On 13 December 2022, ERA hosted its first-ever webinar on climate change, focusing on just transition and the LGBTIQ+ movement's response. The webinar's guest speakers were Tamara Tripić from the Democracy Development Network in Serbia and Özge Gokpinar from the "17 May Association'' in Türkiye, facilitated by ERA's Amarildo Fecanji.
Climate Change is becoming an important issue as we are now seeing what our collective action is doing to the environment, from rising temperatures, global pandemics, loss of natural habitats, etc. Over the past two decades in the Balkan region, we have been experiencing droughts, floods, widespread fires, and other extreme weather events. These have caused significant damage to the environment and each country's financial and agricultural sectors. Climate change projections show that the Western Balkans face increased temperatures along with prolonged droughts and wildfires. There is also the problem of pollution. About 6.7 million deaths worldwide occur annually due to air pollution. Sarajevo and Belgrade, respectively, each winter, are globally in the top 5 due to air pollution.
In Türkiye, Özge Gokpinar says that the country has observed massive climate changes like hurricanes, droughts, and earthquakes. Both in Türkiye and worldwide, these events show the size of climate change. Suppose we fail to maintain the global temperature at the same level or diminish it. In that case, the world's balance will deteriorate, the situation will worsen, and all living beings will be in danger and adversely affected. In Türkiye, animal life and natural diversity have been severely damaged due to excessive deposits from the power plants to the Marmara region and the Marmara sea, significantly affecting submarine diversity.
Discussing Just Transition
Tamara Tripic is Chair of the board of the Democratic Development Network (DDN). The DDN has two pillars of its work: 1) participative democracy and democratization and 2) just transition, not just green transition, but an overall transition, which includes legal, policy, economic and other reforms that countries of the region are doing, for instance, to join the European Union. Very often, out of the hurry to join the EU, most laws have been copy-pasted from foreign models, and often these processes were unjust, as groups and communities were left behind. This year DDN started an accredited study for Just Transition in the Western Balkans. For now, the study has been conducted only in Serbia, but the plan is to expand this study to other countries of the region and build cross-country alliances on just transition.
In her analysis, Tamara Tripić explains that while climate change and transition changes affect everyone, it does not affect all communities equally. With climate change also comes inequality, and those already facing marginalization are especially vulnerable to the effects of climate exchange. DDN started working on just transition with a focus on energy transition. They had six modules: globalization and just transition, data literacy and data-driven decision-making, labor market, future of work, green transition, and also personal freedom in just transition. The study did not go specifically on LGBTIQ+ people and just transition, but a social roundtable on the gender perspective of climate change and the green transition took place. Gender-based violence (GBV) increases significantly after climate disasters, which also has severe implications for trans women. Historically, every time society is on edge, the suffering of vulnerable groups grows.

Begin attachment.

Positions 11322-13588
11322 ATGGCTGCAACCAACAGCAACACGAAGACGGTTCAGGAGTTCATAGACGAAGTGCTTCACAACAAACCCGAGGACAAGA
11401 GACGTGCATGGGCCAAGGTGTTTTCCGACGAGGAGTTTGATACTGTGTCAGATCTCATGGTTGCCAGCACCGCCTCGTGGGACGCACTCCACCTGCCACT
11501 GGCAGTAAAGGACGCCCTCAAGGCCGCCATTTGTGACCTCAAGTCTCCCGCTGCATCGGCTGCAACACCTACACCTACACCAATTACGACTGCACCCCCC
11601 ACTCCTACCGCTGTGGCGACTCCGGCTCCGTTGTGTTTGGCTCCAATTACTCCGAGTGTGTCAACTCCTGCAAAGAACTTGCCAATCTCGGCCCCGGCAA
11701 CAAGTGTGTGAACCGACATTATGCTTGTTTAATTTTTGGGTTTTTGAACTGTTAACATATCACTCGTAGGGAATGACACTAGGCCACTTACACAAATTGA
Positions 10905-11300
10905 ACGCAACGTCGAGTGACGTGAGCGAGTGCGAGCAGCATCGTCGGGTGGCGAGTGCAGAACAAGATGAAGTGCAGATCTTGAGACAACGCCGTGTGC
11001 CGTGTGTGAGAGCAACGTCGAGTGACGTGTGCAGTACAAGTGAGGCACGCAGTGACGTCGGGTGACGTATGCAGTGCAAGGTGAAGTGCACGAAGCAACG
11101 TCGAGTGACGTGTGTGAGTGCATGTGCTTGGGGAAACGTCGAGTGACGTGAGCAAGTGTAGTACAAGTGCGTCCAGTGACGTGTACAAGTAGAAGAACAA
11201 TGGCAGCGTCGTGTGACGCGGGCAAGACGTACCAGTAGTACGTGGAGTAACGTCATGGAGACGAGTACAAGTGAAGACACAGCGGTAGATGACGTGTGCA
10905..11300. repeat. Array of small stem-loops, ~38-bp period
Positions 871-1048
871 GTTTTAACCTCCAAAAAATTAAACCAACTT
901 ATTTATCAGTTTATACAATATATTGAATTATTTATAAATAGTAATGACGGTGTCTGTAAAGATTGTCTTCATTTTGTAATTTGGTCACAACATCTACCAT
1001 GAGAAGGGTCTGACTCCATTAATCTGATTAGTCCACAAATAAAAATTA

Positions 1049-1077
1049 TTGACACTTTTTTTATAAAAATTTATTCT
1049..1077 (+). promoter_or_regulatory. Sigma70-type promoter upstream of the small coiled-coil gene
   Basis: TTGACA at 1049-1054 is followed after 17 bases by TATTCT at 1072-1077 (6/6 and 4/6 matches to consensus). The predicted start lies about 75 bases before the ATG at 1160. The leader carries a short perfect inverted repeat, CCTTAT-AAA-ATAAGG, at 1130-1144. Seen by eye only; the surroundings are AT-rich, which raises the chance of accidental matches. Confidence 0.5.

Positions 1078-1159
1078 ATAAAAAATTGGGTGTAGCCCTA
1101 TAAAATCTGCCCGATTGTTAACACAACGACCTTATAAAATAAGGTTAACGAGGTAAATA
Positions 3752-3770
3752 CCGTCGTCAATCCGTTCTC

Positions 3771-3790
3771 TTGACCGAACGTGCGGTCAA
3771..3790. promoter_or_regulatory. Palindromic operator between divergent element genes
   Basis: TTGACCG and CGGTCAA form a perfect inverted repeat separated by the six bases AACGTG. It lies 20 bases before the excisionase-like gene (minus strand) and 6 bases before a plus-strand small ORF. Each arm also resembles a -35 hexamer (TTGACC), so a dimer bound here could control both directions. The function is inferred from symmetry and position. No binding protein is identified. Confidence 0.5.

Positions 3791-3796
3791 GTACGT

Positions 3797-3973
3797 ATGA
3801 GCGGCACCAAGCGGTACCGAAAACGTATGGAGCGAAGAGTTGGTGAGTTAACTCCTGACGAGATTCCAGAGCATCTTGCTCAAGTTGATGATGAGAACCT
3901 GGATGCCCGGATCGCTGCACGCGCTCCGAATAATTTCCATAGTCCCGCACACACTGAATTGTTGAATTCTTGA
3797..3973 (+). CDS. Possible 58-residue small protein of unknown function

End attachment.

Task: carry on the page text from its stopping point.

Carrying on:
Further, Tamara Tripić argues that while our problems and issues are global (take, for example, our economy, the Covid-19 pandemic, migration, energy, etc.), our responses are national. We go back to traditional functioning shapes whenever society is in crisis mode. For this to change, she suggests, a big cross-sectoral alliance is needed because of the energy transition and the other significant changes occurring due to digitalization and technological modernization. Union organizing continues to be traditional while the working force and working models are changing. Fewer and fewer people are working in factories. In the meantime, countries, including Serbia, are adopting new rules on freelancing, outsourcing, and digital nomads. Our legal frameworks need to be led by facts. People from different groups (political parties, trade unions, human rights groups, private companies, and the public sector) must tackle these challenges by raising awareness among the different groups, building alliances, and pushing jointly for progressive initiatives toward these issues.
Major polluters but not only!